Synopses & Reviews
FAMOUS is a short illustrated poem. Both text and illustrations have a charmingly ironic take on what it means to be "famous." At once simple and profound, it "opens minds and hearts." Ironically, it is this famous poet's most famous poem, with an established fan base! FROM THE POET: Over the years when I visited schools, students of all ages gathering in their libraries or auditoriums would often clamor to ask me, Are you famous, Miss?” before I even began speaking about writing. The concept confounded me. Of course I could never say Yes” and I realized that saying No” might mean they would be less attentive, so I meditated on the oddity of the word and the concept itself and wrote this little poem that I could read whenever they asked. Sometimes they thought I was trying to trick them. Huh? Sometimes they laughed. But they always paid good attention afterwards, and I liked that the poem might bend their idea of what the word even means. Sometimes I started by saying Everything is famous if you notice it. Sure, heres my answer.” I think the poem has served me well. My biggest surprise has been, everyone always wants me to read this poem. I guess it is one of my three most often-requested poems. Teachers always mention it. Parents have told me they copy it on graduation cards for their high school seniors. Ive seen it hand-printed on posters in many classrooms. Students participating in UIL public speaking competitions often recite it. Its been printed on more than one standardized test. I allow it to be printed because I like to imagine students can have friendly moments even while taking ominous tests. Book artist Lisa Desimini, whose work I cherish and delight in, honored me by wanting to illustrate this poem and create a visual experience for the poem as well. Lisa and I imagine Famous as a possible gift book for people of all ages. People who have been famous to us, whom we wish to encourage, who are at a crossroads, who are graduating, who are nervous about the future, who want to be more or other than they are
“Naomi Shihab Nye’s charmed and charming poem ‘Famous’ is about knowing and being known, a testament to the secret enchantment we carry inside ourselves.” —Edward Hirsch, president, John Simon Guggenheim Memorial Foundation
“The word is famous to the poet as the image is famous to the artist. This poet and artist have created a thought-provoking gem of a book sure to inspire you to think deeply about the true meaning of fame.” —Doris Gebel, past president, U.S. Board on Books for Young People
Naomi Shihab Nye is one of the most beloved poets in America, and the poem “Famous” is literally her most famous poem. It has been used in countless commencement speeches—from elementary school to university graduations. At once simple and profound, this illustrated version of the poem is a charmingly ironic take on what it means to be “famous.” It is a perfect gift book for people of all ages—for those who need encouragement, who are at a crossroads, who are graduating, who are nervous about the future, or who want to be more or other than they are.
About the Author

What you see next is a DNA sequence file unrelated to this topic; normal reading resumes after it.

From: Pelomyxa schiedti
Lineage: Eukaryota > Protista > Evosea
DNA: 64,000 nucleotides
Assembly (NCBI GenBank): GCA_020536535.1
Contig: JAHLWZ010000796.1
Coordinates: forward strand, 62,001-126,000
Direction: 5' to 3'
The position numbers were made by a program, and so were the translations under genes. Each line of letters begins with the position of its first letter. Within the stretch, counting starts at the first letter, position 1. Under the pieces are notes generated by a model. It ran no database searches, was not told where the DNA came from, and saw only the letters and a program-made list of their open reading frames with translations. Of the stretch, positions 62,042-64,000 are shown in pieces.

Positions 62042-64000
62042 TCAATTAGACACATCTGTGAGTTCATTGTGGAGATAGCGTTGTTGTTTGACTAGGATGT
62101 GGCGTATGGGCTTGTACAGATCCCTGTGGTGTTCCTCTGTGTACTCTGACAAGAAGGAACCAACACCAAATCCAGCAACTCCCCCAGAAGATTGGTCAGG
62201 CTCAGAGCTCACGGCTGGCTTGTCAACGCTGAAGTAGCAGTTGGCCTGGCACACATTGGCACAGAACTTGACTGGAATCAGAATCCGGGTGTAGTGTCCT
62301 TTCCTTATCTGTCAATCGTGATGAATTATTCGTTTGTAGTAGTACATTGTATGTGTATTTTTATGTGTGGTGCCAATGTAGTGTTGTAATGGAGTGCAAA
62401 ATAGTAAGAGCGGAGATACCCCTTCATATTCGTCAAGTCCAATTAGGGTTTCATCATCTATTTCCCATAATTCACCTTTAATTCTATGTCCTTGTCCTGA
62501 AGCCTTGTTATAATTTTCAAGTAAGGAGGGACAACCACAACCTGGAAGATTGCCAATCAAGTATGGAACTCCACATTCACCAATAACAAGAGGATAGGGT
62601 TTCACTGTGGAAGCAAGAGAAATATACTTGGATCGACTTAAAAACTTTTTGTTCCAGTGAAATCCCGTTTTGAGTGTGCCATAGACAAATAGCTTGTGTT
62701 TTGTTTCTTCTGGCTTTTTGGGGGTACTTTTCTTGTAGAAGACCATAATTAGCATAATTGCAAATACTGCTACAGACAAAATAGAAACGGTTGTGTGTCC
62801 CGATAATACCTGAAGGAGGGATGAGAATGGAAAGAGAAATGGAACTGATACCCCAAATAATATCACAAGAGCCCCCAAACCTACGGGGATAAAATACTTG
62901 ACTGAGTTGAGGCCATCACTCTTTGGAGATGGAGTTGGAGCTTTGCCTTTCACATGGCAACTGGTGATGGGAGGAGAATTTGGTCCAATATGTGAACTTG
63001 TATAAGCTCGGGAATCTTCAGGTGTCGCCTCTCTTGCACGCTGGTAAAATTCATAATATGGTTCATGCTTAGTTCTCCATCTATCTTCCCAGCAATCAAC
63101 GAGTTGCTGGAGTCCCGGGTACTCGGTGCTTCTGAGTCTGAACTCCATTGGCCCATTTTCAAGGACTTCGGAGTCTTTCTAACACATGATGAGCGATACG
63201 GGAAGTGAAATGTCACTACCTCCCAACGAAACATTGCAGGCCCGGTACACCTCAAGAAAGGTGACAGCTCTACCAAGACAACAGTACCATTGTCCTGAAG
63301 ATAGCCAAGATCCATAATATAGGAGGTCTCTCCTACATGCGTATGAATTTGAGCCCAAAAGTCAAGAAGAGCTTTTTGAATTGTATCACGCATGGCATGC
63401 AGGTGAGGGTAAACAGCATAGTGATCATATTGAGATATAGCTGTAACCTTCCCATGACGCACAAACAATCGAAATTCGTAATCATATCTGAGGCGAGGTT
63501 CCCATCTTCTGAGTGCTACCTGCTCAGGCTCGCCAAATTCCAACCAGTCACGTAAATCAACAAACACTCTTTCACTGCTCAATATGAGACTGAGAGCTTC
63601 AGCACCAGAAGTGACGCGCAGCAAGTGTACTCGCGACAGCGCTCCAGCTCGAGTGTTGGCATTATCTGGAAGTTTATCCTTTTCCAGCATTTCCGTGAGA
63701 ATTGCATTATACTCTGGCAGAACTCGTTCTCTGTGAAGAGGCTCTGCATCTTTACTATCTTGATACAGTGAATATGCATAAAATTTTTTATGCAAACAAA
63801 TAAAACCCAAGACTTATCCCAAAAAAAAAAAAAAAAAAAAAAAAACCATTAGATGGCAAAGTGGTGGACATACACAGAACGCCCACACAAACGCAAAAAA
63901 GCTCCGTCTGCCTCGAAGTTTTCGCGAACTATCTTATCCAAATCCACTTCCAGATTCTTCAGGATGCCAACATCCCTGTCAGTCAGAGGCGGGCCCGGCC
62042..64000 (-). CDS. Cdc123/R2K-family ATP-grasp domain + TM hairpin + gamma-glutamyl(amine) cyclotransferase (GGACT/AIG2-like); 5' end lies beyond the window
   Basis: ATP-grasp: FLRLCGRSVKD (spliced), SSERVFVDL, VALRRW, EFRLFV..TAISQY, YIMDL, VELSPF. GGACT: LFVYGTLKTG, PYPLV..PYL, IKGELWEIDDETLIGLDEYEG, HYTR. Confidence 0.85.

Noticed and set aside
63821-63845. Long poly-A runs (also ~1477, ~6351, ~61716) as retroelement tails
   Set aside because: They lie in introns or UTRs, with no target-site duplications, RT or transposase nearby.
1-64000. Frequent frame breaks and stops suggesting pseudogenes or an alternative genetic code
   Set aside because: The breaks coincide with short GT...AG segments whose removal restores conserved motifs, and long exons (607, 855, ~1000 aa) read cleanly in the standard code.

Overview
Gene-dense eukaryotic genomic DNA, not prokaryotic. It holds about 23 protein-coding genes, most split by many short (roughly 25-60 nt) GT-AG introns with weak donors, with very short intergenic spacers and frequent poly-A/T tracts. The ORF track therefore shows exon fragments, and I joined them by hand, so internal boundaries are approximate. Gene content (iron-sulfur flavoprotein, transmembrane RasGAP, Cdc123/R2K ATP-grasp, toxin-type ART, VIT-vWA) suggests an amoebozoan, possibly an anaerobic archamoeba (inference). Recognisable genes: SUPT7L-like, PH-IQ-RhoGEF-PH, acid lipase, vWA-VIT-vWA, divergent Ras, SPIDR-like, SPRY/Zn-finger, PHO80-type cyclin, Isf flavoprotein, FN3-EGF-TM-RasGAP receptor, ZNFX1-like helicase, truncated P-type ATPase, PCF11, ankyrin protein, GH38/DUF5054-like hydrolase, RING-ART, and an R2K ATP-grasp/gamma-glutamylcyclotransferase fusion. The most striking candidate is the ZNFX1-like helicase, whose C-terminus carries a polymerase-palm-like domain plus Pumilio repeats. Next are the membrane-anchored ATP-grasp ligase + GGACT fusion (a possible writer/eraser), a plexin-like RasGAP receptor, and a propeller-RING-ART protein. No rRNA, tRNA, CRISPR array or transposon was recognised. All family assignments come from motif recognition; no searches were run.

Lisa Desimini graduated from The School of Visual Arts. Since then she has illustrated over thirty books for children. Nine of them she has written herself. Her books include, MY HOUSE which was one of the New York Times Ten Best illustrated Books of the Year. LOVE LETTERS by Arnold Adoff was a Publishers Weekly and School LIbrary Journal Best Book of the Year and a BCCB Blue Ribbon Book. Other titles include, HOW THE STARS FELL INTO THE SKY by Jerrie Oughton, DOODLE DANDIES by J. Patrick Lewis, ANANSI DOES THE IMPOSSIBLE by Verna Aardema and DOT THE FIRE DOG, which has sold over 300,000 copies. Lisas work has also graced the cover of many book jackets, including WALK TWO MOONS by Sharon Creech; ANIMAL DREAMS, THE BEAN TREES, and PIGS IN HEAVEN, by Barbara Kingsolver; and THE SOOKIE SERIES, by Charlaine Harris. Lisa and her husband, Matt Mahurin, collaborated on MY BEAUTIFUL CHILD, of which School Library Journal said, ...this volume lends itself to imaginative contemplation in its sense of joy and wonder.” Matt and Lisa live in Topanga, CA One of San Antonios best known writers, Naomi Shihab Nye has been called a national treasure.” She refers to herself as a wandering poet.” Indeed, for 40 years she has traveled the world giving readings and teaching workshops on six continents. She is the author of two dozen books of poetry for all ages, novels for young adults, short story collections, essays, and childrens books. She is the editor of three anthologies, including This Same Sky: A Collection of Poems from around the World, which contains translated work by 129 poets from 68 different countries. This Same Sky (Simon and Schuster) has been in print since 1992. She has won many awards and fellowships, including four Pushcart Prizes, the Jane Addams Childrens Book award, the Paterson Poetry Prize, and many notable book and best book citations from the American Library Association. She has held numerous fellowships and residencies, including a Witter Bynner Fellowship. Nye was In 2009, she was elected a Chancellor of the Academy of American Poets in 2009. That same year she was named as one of PeaceByPeace.coms first Peace heroes.” In October 2012, Nye was named laureate of the 2013 NSK Neustadt Prize for Childrens Literature. Ibtisam Barakat, the juror who championed Nye for the award wrote, Naomis incandescent humanity and voice can change the world.” Nyes work is often based on her heritage as as Arab-American (Palestinian). Her novel Habibi is a semi-autobiographical story of an Arab-American teenager who moves to Jerusalem in the 1990s. Her perspective, however, is global, yet very grounded in specific places. For example, Nyes first collection of poems, Different Ways to Pray (Breitenbush, 1980), set out to explore similarities and differences between cultures, a theme that permeates all her work. Hugging the Jukebox (Dutton, 1982), which received the Texas Institute of Letters Poetry Prize, also focused on the connections between diverse peoples. Her other books include numerous poetry collections, including 19 Varieties of Gazelle: Poems of the Middle East (HarperCollins, 2002), Yellow Glove (Breitenbush, 1986), Words Under the Words: Selected Poems (Eighth Mountain Press, 1994), What Have You Lost? (Greenwillow, 2001), A Maze Me: Poems for Girls (Greenwillow Books, 2005), Red Suitcase (Consortium, 1994), Field Trip and Fuel (BOA Editions, 1998), You and Yours (BOA Editions, 2005), Honeybee: poems and short prose (Greenwillow, 2008), Tender Spot: Selected Poems (Bloodaxe, 2008), Transfer (BOA Editions, 2011). She is also the author of a collection of essays entitled Never in a Hurry: Essays on People and Places (University of South Carolina Press, 1996); a short story collection, There Is No Long Distance Now: Very Short Stories (Greenwillow, 2011); illustrated childrens books, includeing Sittis Secrets (Aladdin Picture Books, 1997), Benitos Dream Bottle (Simon and Schuster, 1995), and Lull